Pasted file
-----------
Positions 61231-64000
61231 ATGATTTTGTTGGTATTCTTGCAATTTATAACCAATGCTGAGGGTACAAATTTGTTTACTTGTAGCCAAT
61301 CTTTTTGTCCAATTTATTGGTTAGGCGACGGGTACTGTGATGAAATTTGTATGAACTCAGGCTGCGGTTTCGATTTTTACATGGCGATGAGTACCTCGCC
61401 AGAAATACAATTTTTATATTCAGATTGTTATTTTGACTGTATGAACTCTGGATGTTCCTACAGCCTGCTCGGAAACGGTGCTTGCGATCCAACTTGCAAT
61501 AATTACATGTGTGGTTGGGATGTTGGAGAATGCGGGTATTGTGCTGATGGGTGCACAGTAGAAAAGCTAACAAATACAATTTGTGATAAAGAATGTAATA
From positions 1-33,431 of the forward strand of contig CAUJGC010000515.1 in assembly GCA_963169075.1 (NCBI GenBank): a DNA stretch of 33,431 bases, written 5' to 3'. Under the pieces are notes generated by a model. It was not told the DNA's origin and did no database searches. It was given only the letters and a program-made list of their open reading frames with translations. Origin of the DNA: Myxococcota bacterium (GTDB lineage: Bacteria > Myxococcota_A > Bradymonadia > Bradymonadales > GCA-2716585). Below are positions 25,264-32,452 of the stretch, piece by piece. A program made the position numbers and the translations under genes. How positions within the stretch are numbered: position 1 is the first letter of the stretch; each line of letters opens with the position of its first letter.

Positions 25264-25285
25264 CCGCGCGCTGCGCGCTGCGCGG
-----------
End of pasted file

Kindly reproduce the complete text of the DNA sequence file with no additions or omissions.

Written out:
Positions 61231-64000
61231 ATGATTTTGTTGGTATTCTTGCAATTTATAACCAATGCTGAGGGTACAAATTTGTTTACTTGTAGCCAAT
61301 CTTTTTGTCCAATTTATTGGTTAGGCGACGGGTACTGTGATGAAATTTGTATGAACTCAGGCTGCGGTTTCGATTTTTACATGGCGATGAGTACCTCGCC
61401 AGAAATACAATTTTTATATTCAGATTGTTATTTTGACTGTATGAACTCTGGATGTTCCTACAGCCTGCTCGGAAACGGTGCTTGCGATCCAACTTGCAAT
61501 AATTACATGTGTGGTTGGGATGTTGGAGAATGCGGGTATTGTGCTGATGGGTGCACAGTAGAAAAGCTAACAAATACAATTTGTGATAAAGAATGTAATA
From positions 1-33,431 of the forward strand of contig CAUJGC010000515.1 in assembly GCA_963169075.1 (NCBI GenBank): a DNA stretch of 33,431 bases, written 5' to 3'. Under the pieces are notes generated by a model. It was not told the DNA's origin and did no database searches. It was given only the letters and a program-made list of their open reading frames with translations. Origin of the DNA: Myxococcota bacterium (GTDB lineage: Bacteria > Myxococcota_A > Bradymonadia > Bradymonadales > GCA-2716585). Below are positions 25,264-32,452 of the stretch, piece by piece. A program made the position numbers and the translations under genes. How positions within the stretch are numbered: position 1 is the first letter of the stretch; each line of letters opens with the position of its first letter.

Positions 25264-25285
25264 CCGCGCGCTGCGCGCTGCGCGG